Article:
Evan Wood, Patricia M. Spittal, Will Small, Thomas Kerr, Kathy Li, Robert S. Hogg, Mark W. Tyndall, Julio S.G. Montaner, Martin T. Schechter
10 May 2004
Law enforcement is often used in an effort to reduce the social, community and health-related harms of illicit drug use by injection drug users (IDUs). There are, however, few data on the benefits of such enforcement or on the potential harms. A large-scale police “crackdown” to control illicit drug use in Vancouver’s Downtown Eastside provided us with an opportunity to evaluate the effect.
Drug consumption rooms have been established in several countries, where confirmed drug users are allowed to consume their drugs in hygienic conditions and without fear of arrest. These facilities, which mostly operate in big cities, emerged because of serious health and public order problems associated with drug use, especially drug injecting in public places. In 2004, there were about 60 consumption rooms in 36 European cities and two pilot projects of medically supervised injecting centres in Australia and Canada.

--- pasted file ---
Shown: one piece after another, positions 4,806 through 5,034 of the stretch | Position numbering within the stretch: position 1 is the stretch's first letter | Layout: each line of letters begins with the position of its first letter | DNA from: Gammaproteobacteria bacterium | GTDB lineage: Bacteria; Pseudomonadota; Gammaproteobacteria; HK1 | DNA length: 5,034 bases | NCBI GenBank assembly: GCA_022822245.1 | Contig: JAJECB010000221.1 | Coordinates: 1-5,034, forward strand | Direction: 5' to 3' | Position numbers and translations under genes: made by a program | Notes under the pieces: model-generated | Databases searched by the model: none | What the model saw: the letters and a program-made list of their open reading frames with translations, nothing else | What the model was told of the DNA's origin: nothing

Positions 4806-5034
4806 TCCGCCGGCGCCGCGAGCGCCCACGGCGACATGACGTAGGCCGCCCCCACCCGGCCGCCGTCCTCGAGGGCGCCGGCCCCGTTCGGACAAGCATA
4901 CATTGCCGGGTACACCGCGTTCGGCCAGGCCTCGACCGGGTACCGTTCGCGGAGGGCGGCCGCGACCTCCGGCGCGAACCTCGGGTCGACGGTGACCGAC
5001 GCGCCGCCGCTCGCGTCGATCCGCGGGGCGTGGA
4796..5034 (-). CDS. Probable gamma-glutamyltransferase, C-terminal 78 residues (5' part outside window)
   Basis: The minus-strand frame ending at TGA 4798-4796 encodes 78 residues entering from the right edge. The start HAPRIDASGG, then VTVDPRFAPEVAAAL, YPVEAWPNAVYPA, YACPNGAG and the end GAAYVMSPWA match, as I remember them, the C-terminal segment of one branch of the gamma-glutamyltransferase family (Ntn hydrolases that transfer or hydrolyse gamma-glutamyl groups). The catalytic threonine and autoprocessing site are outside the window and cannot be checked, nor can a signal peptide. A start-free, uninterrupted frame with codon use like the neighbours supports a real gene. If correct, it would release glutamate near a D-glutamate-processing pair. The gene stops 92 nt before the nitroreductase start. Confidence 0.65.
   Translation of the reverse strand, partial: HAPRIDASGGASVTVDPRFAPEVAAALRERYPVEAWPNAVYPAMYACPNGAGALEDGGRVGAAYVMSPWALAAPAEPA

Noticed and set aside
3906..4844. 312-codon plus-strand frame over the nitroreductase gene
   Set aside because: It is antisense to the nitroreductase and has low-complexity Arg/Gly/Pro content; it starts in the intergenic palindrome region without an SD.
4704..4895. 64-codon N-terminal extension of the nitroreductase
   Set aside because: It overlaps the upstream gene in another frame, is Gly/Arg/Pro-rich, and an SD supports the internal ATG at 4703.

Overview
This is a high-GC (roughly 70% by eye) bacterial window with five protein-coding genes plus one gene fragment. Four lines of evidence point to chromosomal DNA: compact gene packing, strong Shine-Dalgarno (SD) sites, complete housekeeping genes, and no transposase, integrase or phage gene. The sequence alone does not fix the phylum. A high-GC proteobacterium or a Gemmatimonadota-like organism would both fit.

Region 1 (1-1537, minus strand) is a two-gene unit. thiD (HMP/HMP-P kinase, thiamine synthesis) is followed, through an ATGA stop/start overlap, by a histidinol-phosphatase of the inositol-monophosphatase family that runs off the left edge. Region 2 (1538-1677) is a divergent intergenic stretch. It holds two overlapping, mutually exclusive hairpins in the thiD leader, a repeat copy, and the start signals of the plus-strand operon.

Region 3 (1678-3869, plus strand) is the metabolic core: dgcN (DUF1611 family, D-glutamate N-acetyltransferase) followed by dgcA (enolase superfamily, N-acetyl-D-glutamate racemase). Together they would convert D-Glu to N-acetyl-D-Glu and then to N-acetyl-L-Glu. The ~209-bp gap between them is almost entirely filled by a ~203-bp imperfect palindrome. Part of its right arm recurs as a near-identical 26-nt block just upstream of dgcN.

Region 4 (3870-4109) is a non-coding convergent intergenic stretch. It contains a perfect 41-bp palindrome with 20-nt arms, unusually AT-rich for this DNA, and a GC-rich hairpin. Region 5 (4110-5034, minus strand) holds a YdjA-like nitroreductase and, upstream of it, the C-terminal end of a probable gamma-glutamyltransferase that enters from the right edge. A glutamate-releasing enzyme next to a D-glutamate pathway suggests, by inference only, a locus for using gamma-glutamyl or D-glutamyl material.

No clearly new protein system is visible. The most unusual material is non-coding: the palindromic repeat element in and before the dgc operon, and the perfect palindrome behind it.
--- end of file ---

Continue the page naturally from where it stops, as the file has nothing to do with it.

The conventions do not contain, refer to or define “harm reduction”. The three conventions refer to measures against drug abuse. Article 38 of the 1961 Convention refers to the need for a State to take measures for the prevention of drug abuse and for the early identification, treatment, aftercare, rehabilitation and social reintegration of drug abusers. Article 14 of the 1988 Convention requires parties to adopt appropriate measures aimed at eliminating or reducing illicit demand for narcotic drugs and psychotropic substances, with a view to reducing human suffering. The ultimate aim of the conventions is to reduce harm.